By Kelly Dearmore
By Jim Schutze
By Rachel Watts
By Lauren Drewes Daniels
By Anna Merlan
By Lee Escobedo
By Alice Laussade
A wise man--perhaps it was James Brown, or maybe it was Don Rickles--once said that when someone calls you a legend, they just mean you're looking for work. It's a title writers give to the has-beens and never-weres, the guys who had their shot, watched it fall just short of the mark, then languished in obscurity--"the place where fame repeats its own name," as Nick Tosches once wrote--for the rest of their lives. "Legend," the opposite of "survivor," is what they call the guys whose names you can't remember.
Bobby Patterson, then, is no legend: He's just one of so many talented musicians who never found success when they deserved it most, who crawled toward fame too elusive to grasp. He has spent his entire adult life knowing he could have and should have been as famous as James Brown or Wilson Pickett or so many of his heroes, and listening to his own records knowing they were as good as anyone else's, and yet few recognize his name or his voice. He's one of those greats doomed to boxed sets and their liner notes, a paragraph who deserves a novel of his own.
Patterson, who was born 51 years ago on Baldwin Avenue near Spring Street in South Dallas, and who looks not so different than he did 30 years ago, boasts impressive credentials for a forgotten man.
He had a couple of modest hits in the 1960s for the long-forgotten Abnak Records label in Dallas, a few more would-be classics for the Jewel/Paula label out of Shreveport, Louisiana, in the 1970s. At Jewel, where he was employed from 1970 to 1973, he was labelmates with John Lee Hooker, Lightnin' Hopkins, and Charles Brown, and he produced and wrote for the likes of Fontella Bass (best known for "Rescue Me" at Chess Records), Little Johnny Taylor, the Montclairs, and Bobby Rush.
He has had his songs recorded by the likes of Albert King ("That's What the Blues is All About" for Stax) and the Fabulous Thunderbirds (who twice recorded "How Do You Spell Love?"). Now a rendition of Patterson's 1972 song "She Don't Have to See You (To See Through You)" sung by Wilco's Jeff Tweedy can be heard on Golden Smog's Down by the Old Mainstream. It's a version of which Patterson heartily approves: Hearing the song for the first time, he nods his head and taps his foot, impressed.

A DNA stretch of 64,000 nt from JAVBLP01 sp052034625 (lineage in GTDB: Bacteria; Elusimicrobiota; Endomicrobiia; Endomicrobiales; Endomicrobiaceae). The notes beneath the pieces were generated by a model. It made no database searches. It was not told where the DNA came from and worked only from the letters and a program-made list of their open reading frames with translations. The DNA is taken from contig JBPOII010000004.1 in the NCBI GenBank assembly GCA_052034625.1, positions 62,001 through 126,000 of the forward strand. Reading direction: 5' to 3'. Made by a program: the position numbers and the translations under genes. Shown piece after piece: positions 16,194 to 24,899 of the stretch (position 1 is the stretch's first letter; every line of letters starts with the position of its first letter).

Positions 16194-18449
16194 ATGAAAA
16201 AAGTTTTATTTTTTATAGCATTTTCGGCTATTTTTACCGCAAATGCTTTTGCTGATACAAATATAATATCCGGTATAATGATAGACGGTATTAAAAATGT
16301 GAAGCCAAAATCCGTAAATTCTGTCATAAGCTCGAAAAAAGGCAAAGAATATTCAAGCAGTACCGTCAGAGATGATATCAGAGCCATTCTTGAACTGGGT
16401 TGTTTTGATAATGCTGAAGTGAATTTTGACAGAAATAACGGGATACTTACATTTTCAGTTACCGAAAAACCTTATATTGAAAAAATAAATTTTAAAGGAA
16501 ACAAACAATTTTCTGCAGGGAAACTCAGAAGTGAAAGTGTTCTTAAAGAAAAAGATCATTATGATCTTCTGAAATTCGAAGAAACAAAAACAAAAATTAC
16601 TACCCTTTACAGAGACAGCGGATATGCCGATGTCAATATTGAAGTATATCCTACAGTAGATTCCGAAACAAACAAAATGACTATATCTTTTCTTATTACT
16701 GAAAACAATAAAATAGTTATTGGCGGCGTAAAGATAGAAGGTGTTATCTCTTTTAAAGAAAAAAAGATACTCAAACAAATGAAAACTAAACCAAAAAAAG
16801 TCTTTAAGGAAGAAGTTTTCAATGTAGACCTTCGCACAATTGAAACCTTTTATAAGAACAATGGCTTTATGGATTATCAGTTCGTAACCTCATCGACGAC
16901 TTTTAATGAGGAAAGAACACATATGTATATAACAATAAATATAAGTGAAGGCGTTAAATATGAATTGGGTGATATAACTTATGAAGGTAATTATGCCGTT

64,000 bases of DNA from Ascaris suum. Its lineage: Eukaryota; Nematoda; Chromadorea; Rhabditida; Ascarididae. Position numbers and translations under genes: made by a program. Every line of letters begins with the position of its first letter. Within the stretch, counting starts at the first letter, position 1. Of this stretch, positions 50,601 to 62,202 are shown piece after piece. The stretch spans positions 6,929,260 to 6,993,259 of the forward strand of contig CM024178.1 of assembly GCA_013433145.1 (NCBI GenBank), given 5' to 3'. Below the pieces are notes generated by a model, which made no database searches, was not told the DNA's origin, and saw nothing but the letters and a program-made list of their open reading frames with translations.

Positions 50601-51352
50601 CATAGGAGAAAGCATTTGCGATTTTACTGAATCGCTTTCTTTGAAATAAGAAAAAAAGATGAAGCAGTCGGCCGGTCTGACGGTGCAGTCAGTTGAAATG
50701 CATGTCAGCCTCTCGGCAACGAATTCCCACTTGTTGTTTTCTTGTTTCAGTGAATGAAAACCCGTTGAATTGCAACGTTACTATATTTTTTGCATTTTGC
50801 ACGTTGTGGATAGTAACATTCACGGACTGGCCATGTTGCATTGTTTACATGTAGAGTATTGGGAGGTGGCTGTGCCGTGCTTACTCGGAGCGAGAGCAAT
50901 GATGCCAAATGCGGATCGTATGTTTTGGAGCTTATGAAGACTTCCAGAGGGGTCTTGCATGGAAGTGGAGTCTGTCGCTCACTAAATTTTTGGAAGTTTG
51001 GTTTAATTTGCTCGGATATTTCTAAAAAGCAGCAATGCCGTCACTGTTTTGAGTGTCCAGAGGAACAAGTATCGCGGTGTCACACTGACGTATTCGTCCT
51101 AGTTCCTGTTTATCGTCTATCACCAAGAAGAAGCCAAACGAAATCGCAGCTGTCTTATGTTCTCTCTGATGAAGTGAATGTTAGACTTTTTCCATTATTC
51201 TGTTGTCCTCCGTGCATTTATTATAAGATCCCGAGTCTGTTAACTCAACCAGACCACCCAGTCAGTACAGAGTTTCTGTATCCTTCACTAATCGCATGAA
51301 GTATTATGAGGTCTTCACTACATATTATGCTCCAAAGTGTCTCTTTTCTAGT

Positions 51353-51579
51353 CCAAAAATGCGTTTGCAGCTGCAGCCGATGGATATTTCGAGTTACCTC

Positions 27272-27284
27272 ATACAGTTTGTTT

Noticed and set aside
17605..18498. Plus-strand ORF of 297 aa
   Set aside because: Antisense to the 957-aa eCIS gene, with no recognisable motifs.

"They kept it simple," Patterson says, "and soulful, just the way I wrote it."
Though Patterson has never heard of Golden Smog--or the Jayhawks, Soul Asylum, Wilco, or any of the other bands from which Smog members hail--the soul singer wishes nothing but success for the boys. That way, maybe Patterson can make some of the royalty money he's been owed since Warner Bros. and Capricorn Records released the Jewel/Paula Story boxed set two years ago. The box features Patterson's four great contributions to the label--"Right on Jody," "How Do You Spell Love?," "She Don't Have to See You," and the astonishingly funky "Quiet! Do Not Disturb (While I'm Making Love)"--but Patterson says he hasn't seen dime one from sales. Such is the life of the journeyman R&B singer who possesses a wealth of talent but few riches.
Patterson now sits in a Deep Ellum Vietnamese restaurant pondering his musical past and possible future. It has been 18 years since he released anything, almost two decades since he quit singing and writing to promote records made by other people, but now he has the itch to stand in front of the microphone and strap on a guitar and rekindle a career.
"I don't want to come back too big, and I don't want to come back too small," Patterson says. "I wish it'd come somewhere in the middle. I don't want to come back too small, playin' those little hole-in-the-walls. I want to play Hard Rock Cafe, House of Blues, B.B.'s club in Memphis. I'm kind of nervous about it, having been gone so long, but I'm excited about it, too. I had to start playing again. I hadn't played guitar for so long my fingers were starting to freeze up on me."
Patterson wears a black leather jacket and matching hat, something of a trademark (as is his captain's hat). He carries with him a test-pressing CD of his comeback album, appropriately titled Second Coming. A good hunk of the material was recorded in the 1970s with the same backing band Bobby Bland continues to use, and the record recalls the lost sound of Muscle Shoals, huge horns and swelling string sections giving the music that bigger-than-life feel they used to come up with at Stax in Memphis and at Paula. Patterson will have no synthesized soul, even if it costs him a little extra to redub a new vocal over the never-used brilliant old instrumental tracks.
The amazing thing about the record is the way Patterson's voice sounds: young. Perhaps because he has not sung in 20 years, save for the occasional guest appearance somewhere along the rapidly shrinking "Chitlin' Circuit," Patterson has managed to save his voice instead of wearing it ragged. Amazingly, he still sounds as he did as a young man recording for Abnak's soul subsidiary, Jetstar, back in the '60s when Patterson was writing and performing such songs as "T.C.B. or T.Y.A.," "What's Your Problem Baby?," "I'm Leroy, I'll Take Her," "My Thing is Your Thing," and "Broadway Ain't Funky No More."